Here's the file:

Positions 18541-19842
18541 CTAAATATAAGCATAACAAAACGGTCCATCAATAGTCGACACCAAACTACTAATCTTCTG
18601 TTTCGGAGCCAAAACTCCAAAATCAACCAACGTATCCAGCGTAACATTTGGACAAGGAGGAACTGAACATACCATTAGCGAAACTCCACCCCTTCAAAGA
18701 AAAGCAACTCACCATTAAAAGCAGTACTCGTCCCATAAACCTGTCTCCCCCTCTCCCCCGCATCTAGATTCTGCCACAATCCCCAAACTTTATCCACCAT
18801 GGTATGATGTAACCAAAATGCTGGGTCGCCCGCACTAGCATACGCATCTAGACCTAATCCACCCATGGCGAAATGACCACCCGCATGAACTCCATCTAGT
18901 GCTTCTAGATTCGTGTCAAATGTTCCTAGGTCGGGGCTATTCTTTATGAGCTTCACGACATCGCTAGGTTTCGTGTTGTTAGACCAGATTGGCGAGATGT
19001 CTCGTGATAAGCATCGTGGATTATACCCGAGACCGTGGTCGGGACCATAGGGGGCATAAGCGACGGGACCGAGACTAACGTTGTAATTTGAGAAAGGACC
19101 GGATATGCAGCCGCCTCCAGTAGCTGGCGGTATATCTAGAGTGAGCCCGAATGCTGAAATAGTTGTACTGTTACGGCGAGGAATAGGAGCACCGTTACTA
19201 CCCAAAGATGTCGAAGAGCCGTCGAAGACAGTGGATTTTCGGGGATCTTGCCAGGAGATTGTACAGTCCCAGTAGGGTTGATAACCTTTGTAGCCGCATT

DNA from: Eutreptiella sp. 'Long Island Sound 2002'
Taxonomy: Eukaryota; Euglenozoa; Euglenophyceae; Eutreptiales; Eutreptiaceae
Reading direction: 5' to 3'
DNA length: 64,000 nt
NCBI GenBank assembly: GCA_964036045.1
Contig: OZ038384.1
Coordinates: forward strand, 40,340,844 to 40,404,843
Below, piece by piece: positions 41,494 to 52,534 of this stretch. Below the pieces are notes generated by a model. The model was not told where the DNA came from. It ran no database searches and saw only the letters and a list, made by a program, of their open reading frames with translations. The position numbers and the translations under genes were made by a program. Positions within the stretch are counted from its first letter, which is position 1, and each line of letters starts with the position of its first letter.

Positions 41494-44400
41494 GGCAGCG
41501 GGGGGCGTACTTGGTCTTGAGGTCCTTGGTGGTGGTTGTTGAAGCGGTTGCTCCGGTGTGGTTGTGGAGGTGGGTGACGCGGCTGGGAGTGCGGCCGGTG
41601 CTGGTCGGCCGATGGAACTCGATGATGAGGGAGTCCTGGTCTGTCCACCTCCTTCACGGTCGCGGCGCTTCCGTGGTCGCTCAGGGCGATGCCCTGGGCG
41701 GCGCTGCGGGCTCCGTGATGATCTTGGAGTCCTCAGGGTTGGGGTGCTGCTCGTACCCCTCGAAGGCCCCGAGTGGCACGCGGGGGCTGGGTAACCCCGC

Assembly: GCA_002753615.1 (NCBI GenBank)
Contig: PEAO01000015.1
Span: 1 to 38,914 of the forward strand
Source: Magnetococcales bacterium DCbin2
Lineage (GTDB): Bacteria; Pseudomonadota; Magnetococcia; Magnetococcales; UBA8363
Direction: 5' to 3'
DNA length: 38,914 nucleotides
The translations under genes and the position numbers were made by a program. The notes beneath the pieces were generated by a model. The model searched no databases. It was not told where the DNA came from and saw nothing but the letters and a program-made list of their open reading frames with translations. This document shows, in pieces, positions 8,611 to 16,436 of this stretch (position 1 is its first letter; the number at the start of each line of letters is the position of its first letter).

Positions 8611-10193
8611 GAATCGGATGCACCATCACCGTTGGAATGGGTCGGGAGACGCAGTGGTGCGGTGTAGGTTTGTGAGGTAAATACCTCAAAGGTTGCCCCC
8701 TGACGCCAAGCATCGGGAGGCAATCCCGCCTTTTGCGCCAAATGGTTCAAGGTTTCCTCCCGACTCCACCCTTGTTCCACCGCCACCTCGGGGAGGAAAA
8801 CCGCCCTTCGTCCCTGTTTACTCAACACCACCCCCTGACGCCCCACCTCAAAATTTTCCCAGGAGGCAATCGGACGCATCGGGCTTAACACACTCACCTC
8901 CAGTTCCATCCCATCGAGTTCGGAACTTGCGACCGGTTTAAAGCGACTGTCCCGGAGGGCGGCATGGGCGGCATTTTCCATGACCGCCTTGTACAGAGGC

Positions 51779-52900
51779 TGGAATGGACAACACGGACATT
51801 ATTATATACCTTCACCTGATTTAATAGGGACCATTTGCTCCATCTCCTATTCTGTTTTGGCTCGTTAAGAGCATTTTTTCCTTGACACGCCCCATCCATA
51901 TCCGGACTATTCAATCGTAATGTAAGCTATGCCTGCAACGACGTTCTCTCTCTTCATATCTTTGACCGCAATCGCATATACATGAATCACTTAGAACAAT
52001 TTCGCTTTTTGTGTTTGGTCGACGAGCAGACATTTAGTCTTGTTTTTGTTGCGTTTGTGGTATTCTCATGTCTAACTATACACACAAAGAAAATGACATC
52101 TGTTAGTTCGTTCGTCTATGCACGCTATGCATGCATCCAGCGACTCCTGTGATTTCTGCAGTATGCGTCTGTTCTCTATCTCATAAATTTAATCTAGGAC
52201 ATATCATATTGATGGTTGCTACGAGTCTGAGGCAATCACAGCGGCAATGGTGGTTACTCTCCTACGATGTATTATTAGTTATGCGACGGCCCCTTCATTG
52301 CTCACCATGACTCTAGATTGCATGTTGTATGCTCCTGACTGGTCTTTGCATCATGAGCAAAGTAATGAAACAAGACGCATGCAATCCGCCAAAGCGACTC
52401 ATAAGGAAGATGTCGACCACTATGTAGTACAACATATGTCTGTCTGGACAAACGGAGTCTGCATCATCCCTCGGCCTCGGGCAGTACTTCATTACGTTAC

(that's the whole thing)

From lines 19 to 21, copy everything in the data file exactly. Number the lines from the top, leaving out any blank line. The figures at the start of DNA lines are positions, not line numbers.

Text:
41494 GGCAGCG
41501 GGGGGCGTACTTGGTCTTGAGGTCCTTGGTGGTGGTTGTTGAAGCGGTTGCTCCGGTGTGGTTGTGGAGGTGGGTGACGCGGCTGGGAGTGCGGCCGGTG
41601 CTGGTCGGCCGATGGAACTCGATGATGAGGGAGTCCTGGTCTGTCCACCTCCTTCACGGTCGCGGCGCTTCCGTGGTCGCTCAGGGCGATGCCCTGGGCG